I love the history of language, and the history of rude words is even more fascinating. I could go on and on, but I’ll stop here. I’d love your thoughts and comments.

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24 thoughts on “History of Profanity”

  1. Awesome post. Even though my worlds are created, I do draw from medieval Europe for bits of them. I’ve tried to research curses and what would be considered swear words that would be appropriate. Nothing irritates me more than authors dropping the ef-bomb in worlds/time periods where it would have meant nothing, just for the shock value of it. Unfortunately, that word is becoming so commonplace the shock value has worn off.

    1. Kathi, you’ve described my feels for a lot of shows that so many people rave about … HBO’s Deadwood being a prime example of that. And of course, even if the F-bomb is apropos for the time, it doesn’t mean that it’s apropos for all occasions. Use it to much and it becomes meaningless…

      Which, sometimes, I think, was the intention.

        1. Eden, it’s interesting that you cite Deadwood. I read an article several years ago that the words that would have been used are so tame in today’s world the writers felt they had to use 20th/21st century swear words to bring the audience in to the story.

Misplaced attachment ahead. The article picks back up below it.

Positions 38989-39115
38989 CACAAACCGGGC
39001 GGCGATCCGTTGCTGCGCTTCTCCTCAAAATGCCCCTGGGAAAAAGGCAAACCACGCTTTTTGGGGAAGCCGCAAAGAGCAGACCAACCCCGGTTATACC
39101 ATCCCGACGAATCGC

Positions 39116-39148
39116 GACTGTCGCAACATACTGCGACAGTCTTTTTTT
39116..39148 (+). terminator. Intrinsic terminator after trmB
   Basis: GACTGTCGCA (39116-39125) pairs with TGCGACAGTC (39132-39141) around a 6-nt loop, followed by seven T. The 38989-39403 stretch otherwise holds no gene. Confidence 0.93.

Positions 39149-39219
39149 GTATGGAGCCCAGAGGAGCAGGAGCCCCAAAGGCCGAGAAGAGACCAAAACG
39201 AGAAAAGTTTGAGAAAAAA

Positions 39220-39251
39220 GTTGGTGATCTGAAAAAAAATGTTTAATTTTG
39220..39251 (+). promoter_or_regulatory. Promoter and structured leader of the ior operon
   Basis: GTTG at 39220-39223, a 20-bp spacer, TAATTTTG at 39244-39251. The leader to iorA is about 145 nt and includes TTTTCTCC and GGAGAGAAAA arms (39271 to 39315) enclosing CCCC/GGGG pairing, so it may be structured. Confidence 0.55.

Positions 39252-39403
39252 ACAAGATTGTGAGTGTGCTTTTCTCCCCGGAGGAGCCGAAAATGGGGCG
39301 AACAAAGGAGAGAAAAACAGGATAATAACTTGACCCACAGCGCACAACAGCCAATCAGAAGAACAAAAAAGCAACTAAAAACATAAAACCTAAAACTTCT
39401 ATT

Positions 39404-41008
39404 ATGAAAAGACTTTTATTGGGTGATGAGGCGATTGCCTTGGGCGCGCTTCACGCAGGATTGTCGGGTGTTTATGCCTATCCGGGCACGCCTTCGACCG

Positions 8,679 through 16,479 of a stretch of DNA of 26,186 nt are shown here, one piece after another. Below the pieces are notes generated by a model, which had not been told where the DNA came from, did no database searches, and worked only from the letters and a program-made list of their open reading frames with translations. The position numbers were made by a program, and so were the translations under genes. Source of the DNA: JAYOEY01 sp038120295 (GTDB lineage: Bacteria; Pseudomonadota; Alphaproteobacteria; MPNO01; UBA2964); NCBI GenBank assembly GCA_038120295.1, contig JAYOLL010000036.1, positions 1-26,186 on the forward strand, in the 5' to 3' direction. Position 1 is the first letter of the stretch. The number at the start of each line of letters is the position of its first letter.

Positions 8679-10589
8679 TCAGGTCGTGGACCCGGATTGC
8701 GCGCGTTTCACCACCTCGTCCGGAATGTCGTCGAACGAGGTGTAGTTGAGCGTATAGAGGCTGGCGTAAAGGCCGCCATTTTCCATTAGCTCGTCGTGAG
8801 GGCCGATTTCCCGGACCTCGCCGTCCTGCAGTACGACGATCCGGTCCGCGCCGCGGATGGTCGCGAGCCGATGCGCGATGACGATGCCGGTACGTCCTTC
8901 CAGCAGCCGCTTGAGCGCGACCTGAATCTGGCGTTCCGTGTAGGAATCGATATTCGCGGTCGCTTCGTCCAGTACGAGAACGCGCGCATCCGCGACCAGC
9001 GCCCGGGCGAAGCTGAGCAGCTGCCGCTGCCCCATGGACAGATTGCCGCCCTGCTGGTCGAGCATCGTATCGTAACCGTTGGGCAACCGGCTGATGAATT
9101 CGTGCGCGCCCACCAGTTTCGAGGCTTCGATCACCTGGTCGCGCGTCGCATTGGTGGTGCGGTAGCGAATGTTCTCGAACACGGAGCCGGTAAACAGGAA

They might have a point–my siblings and I used to guffaw behind our hands at my father’s use of “dadgum” and “goldurn.” An interesting problem indeed.

      1. “Black Sails” on Starz. Love the show, I just didn’t know pirates were that fond of the eff-bomb.

        I spent over an hour researching a word for my current WIP that could take its place if my character felt so inclined to cuss. Which he does. It wasn’t easy.

        1. I hear you, Kathy. I spend so much time poring over the Oxford English dictionary to verify whether the word I want existed at the time. I don’t think the f-bomb was as popular as depicted on some of these shows. I have a post on that, too, but it is certainly full of those words itself–it’s hard to write about these words without using them.

          1. One of the web pages stored on my phone is an etymology dictionary. I’m constantly checking it for words and phrases. Unfortunately, it doesn’t give suggestions so then I’m stuck trying to figure out a replacement!

            1. I wonder if there is a thesaurus app–I’ll take a look around to see. I used to tell my freshman classes they were forbidden to use thesauri, because I would get the weirdest words from them (male “characteristics” instead of “characters”), but once you know most of the words, they are great memory joggers.

  2. Great post! I get a huge kick out of words and language too. It’s interesting though, what some people think is too modern. Someone recently flagged the term “on the sly” in my magical 17th century world, but the term comes from Middle English — so not too modern after all, I think. 🙂

  3. I like the angle in which you approached this subject Elizabeth. And it can be a touchy subject depending on how one feels about said swear or profane words. I thought I’d start with this post first before I embarked on the history of profanity part 2. Be afraid, be very afraid, as I am not a fan of profanity. I think it has been over-used and is not appreciated for its rudeness and vulgarity. But that’s just me. 🙂

    1. It’s not just you, Karen. Profanity is over-used in American society, where some people drop the f-bomb every sentence. It ceases to shock, and that is not a good thing. Words should always carry their power with them, that’s my two cents’ worth.